Building society borrowing back in vogue as gross lending climbs 39% since the pandemic

The latest market analysis by specialist property lending experts, Octane Capital, has revealed that building societies seem to be back in vogue amongst UK homebuyers, with gross lending estimated to climb by a further 6.3% between 2021 and 2022, following a 33.1% boom the previous year.

Octane Capital analysed gross lending figures to see how building societies have fared when compared to other avenues of lending in recent years, following the widespread perception that they were ‘dying’.

Following a period of demutualisation throughout the 1980s and 90s, the number of building societies reduced considerably, down from 481 in 1970 to just 43 today. In the process, many of those remaining are thought to have lost their way, straying from their traditional lending function and aligning themselves more closely with the big bank lenders.

In doing so, they have blurred the lines between building society and bank at the expense of their previous member base and this has led many to claim that the role of the building society in today’s landscape was dying a death.

The analysis of gross lending figures by Octane Capital suggests that, while exacerbated by the pandemic, this decline was already materialising prior to the outbreak of Covid 19.

Gross lending via building societies sat at £68.9Bn in 2018, accounting for 25.6% of total mortgage lending that year. However, this figure then declined by -6.2% to £64.6Bn in 2019, with mortgage sector market share also falling to 24% of total lending.

During the initial pandemic year of 2020, a further -17.1% brought building society lending to its knees, totalling just £53,5Bn and accounting for just 21.8% of total lending seen across the market.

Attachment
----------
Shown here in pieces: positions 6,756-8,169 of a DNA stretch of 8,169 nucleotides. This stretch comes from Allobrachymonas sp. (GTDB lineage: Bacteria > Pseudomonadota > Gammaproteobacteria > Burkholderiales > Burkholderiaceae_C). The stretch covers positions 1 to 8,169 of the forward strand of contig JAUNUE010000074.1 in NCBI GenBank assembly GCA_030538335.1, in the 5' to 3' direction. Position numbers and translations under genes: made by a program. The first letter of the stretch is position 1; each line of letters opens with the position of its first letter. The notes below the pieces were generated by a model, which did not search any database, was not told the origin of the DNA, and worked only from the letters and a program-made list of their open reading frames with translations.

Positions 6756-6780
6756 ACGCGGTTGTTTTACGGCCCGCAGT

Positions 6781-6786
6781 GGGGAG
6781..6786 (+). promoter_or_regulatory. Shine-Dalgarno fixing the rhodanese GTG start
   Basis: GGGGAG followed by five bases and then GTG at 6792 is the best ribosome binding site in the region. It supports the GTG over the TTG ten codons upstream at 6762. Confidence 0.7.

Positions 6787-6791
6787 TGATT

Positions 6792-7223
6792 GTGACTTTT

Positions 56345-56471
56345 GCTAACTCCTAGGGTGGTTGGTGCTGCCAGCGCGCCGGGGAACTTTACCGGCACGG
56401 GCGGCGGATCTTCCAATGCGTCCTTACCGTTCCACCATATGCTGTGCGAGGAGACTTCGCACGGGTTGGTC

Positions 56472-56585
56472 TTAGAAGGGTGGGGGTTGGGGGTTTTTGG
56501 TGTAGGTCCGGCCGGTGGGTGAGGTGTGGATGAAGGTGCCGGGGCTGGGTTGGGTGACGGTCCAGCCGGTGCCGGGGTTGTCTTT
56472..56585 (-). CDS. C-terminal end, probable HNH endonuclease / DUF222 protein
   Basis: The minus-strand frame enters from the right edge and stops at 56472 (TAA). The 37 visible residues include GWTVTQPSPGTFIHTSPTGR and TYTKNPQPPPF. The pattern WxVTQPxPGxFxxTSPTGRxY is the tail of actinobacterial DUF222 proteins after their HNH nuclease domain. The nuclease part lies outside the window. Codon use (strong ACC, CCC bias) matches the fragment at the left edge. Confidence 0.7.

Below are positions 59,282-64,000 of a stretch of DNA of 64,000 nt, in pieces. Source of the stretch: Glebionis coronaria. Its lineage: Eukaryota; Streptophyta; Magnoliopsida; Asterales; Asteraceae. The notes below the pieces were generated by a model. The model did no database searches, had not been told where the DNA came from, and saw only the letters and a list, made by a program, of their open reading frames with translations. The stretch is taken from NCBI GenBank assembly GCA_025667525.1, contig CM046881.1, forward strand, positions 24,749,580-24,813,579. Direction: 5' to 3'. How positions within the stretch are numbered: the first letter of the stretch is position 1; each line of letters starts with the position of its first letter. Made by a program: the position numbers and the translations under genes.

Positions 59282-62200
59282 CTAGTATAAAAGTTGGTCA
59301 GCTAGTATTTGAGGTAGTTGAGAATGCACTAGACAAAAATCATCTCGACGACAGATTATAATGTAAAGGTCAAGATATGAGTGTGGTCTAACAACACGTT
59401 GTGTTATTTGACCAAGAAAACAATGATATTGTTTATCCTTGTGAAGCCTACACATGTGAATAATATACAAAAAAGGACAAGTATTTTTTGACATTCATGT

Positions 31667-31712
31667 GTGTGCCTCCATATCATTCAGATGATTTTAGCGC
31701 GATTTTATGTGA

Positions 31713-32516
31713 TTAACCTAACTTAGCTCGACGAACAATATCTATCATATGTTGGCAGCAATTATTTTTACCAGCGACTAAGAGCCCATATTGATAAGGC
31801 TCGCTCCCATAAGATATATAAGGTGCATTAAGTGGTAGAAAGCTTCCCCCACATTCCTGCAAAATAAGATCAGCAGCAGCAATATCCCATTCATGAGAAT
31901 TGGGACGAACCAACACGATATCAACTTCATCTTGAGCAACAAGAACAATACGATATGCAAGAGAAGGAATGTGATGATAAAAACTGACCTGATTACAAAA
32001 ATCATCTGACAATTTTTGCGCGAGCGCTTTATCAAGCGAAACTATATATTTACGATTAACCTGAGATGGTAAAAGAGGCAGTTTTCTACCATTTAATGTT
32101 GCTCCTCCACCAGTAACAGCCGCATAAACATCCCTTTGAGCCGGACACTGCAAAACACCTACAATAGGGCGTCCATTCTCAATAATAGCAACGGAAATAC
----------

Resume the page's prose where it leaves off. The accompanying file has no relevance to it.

But while the pandemic may have accelerated the initial decline seen, its impact on how we work, earn and borrow may have also helped spur a revival.

In 2021, gross lending for building societies climbed by a notable 33% on an annual basis and the £71.3m lent to the nation’s homebuyers was the highest total seen over the previous five years, accounting for 23.1% of all mortgage lending.

In 2022, it’s estimated that this level of gross lending will see a further 6.3% jump totalling £75.8m, accounting for almost 24% of all mortgage lending, suggesting that the building society is very much back in vogue amongst the nation’s homebuyers.

CEO of Octane Capital, Jonathan Samuels, commented: “It’s fair to say that building societies lost their way in recent years and in their attempts to match the might of the big banks, they alienated the very borrowers that had helped build them from the ground up.

“However, it does seem as though they’ve come back into fashion and perhaps ironically, this has been due to the impact of the pandemic, despite the fact that it initially accelerated their decline.

“Since the outbreak of Covid 19, there’s been a rising number of self-employed people, as well as an increased number of those with thin or poor credit files. We’ve also seen a greater need than ever for lending with regard to both first-time buyers and downsizers.

“These niche consumers often tend to struggle when it comes to obtaining a mortgage via a big bank and this has presented building societies with the opportunity to recarve a niche and return to their bread and butter proposition.

“Should they continue to serve a distinct purpose within the lending sector, we can expect to see further growth over the coming years.”